K H Kwon

UB alumna smiling in the city of Buffalo.
“The Social Network approach is one alternative to the conventional approaches and it was great help for me to learn this methodology while studying at UB. ”
K H Kwon
Alumna, UB Communication PhD Program

“They are family!”

This was UB Alumna K Hl Kwon’s first impression of the UB communication graduate program and its faculty.

“For international students, it is not always easy to feel ‘at home’ in ‘All-American’ types of surroundings. I vividly remember the first semester of my Master's in this program when I was warmly welcomed by faculty members, peer colleagues and staff. That warmth lasted through the rest of my graduate years, so now I feel ‘at home’ whenever I think of Buffalo.”

Kwon credits her UB Communication PhD with preparing her for her current position as an assistant professor in School of Social and Behavioral Science, New College of Interdisciplinary Arts and Science, Arizona State University.

“UB gave a strong quantitative background which made us students prepare to be social 'scientists'. Not only that, some faculty (e.g. Frank Tutzauer, Joe Woelfel, and George Barnett) made students question the true nature of current statistical investigation in social science. I found that their sincere inquiry into ‘mathematical communication’ and how to overcome the limitation of existing methods explored an enormously important issue and presented many new opportunities for future research.” 

UB gave Kwon many opportunities for interdisciplinary growth and service.

“Interdisciplinary work is fascinating because you learn a different approach to shared phenomena. I began collaborating with Management Information Systems (MIS) people at UB, and it is still on-going project. This was possible because I learned social network analysis and developed a research interest in technology. The Social Network approach is one alternative to the conventional approaches and it was great help for me to learn this methodology while studying at UB. I'm still learning about it and am now a huge advocate of structural analysis.

“One visible success that I had was the Dorddick Dissertation Award from the Communication and Tech division of the International Communication Association (ICA). This was possible thanks to my mentors who taught me innovative methods (i.e. Social Network Analysis) and novel perspectives (i.e. structural understanding of computer-mediated communication).”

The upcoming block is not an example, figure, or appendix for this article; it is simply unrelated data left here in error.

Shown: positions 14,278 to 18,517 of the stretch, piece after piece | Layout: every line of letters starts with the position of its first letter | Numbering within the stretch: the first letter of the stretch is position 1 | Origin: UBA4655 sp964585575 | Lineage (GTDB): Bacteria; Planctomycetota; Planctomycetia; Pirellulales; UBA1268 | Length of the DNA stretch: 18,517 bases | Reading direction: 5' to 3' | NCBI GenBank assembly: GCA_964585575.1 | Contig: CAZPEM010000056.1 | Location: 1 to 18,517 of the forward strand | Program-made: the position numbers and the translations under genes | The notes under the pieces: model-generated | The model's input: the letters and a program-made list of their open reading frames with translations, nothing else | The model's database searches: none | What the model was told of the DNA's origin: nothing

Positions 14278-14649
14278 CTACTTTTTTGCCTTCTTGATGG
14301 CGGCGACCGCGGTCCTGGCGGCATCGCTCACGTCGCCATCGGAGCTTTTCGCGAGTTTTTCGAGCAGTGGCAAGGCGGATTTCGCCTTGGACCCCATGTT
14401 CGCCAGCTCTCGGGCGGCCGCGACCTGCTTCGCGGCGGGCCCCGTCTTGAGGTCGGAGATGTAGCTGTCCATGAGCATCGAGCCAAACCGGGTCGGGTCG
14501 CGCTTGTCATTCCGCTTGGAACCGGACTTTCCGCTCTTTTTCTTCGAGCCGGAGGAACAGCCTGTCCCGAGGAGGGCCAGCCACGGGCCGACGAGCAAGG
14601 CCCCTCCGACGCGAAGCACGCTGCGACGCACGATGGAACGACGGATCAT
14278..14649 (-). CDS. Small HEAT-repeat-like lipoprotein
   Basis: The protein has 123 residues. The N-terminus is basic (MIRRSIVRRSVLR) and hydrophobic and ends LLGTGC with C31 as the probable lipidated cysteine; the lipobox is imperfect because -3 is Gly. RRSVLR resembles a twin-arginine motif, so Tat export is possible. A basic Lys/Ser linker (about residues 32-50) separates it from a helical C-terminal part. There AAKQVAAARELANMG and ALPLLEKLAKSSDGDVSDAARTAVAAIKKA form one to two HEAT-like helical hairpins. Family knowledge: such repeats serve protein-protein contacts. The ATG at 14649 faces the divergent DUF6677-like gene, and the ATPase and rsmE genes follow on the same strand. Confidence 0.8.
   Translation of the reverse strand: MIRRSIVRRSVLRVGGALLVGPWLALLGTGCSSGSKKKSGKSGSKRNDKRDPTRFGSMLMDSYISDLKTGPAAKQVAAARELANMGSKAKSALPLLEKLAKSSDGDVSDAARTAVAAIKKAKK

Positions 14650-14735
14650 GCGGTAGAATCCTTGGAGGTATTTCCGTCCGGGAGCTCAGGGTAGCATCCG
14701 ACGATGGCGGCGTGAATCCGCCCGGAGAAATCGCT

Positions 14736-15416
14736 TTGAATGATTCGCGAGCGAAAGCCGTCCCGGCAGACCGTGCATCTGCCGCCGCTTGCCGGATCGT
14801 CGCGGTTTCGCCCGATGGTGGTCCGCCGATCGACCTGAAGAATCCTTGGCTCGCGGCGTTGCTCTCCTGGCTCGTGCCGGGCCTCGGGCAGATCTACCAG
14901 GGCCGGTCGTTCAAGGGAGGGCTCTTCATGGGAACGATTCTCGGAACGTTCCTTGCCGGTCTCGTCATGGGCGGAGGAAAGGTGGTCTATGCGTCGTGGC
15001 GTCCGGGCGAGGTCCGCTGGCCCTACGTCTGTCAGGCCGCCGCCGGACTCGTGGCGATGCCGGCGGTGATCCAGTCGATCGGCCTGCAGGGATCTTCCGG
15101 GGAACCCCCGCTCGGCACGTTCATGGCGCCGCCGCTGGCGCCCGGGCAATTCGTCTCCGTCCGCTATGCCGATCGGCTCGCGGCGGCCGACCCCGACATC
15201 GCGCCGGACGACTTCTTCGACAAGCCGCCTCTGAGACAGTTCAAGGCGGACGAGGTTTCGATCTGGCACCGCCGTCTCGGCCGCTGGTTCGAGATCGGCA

Kwon also served two years as Treasurer of the Communication Graduate Student Association.

 “Another thing I remember as very helpful and interesting was to be a member of Dr. Stefanone's project team. He found that several of his students shared similar research interests (about how to make people participate in activities or help others in
computer-mediated context) and initiated a project by gathering us all together. I had a few publications from this project and it became seed research for my dissertation. It was a great opportunity for me to extend my interest and learn how to collaborate with other colleagues.  I still have active connections with him and we're still eager to work together.

“Dr. Frank Tutzauer taught me the hardest lesson ever: to be a real social scientist. This is still my ultimate goal, and I'm actually studying Mathematics these days--inspired by him!

“I would say that the best part of our department was the passion that our faculty members consistently showed to grad students. Most of our professors were simply falling in love with what they do and I was encouraged a lot by their passion towards research.

“Dr. Tom Feeley conveyed passion and a hard work ethic by being himself a role model. It feels like even now I'm hearing his energetic laughter resounding in the department hall.”